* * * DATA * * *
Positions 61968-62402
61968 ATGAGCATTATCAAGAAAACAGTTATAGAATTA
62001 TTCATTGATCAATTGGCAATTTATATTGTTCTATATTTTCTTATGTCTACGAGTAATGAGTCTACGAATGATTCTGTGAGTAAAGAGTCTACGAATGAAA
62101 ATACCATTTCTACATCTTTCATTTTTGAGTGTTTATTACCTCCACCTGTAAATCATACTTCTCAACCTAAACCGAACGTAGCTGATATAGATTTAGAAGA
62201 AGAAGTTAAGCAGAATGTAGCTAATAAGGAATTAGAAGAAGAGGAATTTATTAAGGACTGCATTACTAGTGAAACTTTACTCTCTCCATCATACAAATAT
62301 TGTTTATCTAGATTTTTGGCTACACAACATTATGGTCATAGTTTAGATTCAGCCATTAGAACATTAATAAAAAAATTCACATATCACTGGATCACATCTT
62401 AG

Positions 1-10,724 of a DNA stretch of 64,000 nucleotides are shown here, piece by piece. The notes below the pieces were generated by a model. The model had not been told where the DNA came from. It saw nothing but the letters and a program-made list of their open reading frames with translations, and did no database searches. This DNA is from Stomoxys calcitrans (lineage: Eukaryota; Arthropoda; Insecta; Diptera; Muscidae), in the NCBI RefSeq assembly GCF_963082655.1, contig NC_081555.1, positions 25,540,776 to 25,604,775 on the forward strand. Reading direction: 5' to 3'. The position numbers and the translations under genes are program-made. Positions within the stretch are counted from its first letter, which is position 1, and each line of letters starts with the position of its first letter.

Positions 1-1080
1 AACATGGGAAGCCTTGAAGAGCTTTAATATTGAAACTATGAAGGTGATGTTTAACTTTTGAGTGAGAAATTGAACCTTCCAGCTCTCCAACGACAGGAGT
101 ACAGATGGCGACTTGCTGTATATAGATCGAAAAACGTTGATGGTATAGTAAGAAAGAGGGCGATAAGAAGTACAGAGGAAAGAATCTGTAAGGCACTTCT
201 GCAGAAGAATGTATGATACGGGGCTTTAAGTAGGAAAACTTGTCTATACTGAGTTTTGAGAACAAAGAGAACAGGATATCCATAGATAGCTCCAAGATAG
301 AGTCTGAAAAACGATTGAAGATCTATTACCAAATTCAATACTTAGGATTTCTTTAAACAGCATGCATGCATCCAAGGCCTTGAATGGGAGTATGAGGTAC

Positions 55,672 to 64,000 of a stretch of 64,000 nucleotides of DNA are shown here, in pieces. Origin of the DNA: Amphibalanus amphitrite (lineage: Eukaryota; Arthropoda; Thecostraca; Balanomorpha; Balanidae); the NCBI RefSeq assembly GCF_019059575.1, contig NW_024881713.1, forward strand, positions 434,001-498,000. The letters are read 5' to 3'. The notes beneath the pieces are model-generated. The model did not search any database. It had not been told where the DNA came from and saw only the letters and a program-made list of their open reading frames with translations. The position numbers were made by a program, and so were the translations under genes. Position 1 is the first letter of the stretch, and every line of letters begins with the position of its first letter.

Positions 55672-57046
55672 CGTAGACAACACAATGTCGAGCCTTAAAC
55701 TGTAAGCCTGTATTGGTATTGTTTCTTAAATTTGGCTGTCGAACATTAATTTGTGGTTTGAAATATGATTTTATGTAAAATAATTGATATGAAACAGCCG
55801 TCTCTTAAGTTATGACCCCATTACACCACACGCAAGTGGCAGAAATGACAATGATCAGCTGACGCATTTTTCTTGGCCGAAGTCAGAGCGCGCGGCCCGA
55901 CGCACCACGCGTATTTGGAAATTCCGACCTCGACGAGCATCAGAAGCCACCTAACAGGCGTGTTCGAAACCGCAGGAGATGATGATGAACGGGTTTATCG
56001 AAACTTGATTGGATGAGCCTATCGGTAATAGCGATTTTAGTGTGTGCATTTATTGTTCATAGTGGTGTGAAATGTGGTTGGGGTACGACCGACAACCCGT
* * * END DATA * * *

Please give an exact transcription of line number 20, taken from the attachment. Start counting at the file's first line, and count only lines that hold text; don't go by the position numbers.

56001 AAACTTGATTGGATGAGCCTATCGGTAATAGCGATTTTAGTGTGTGCATTTATTGTTCATAGTGGTGTGAAATGTGGTTGGGGTACGACCGACAACCCGT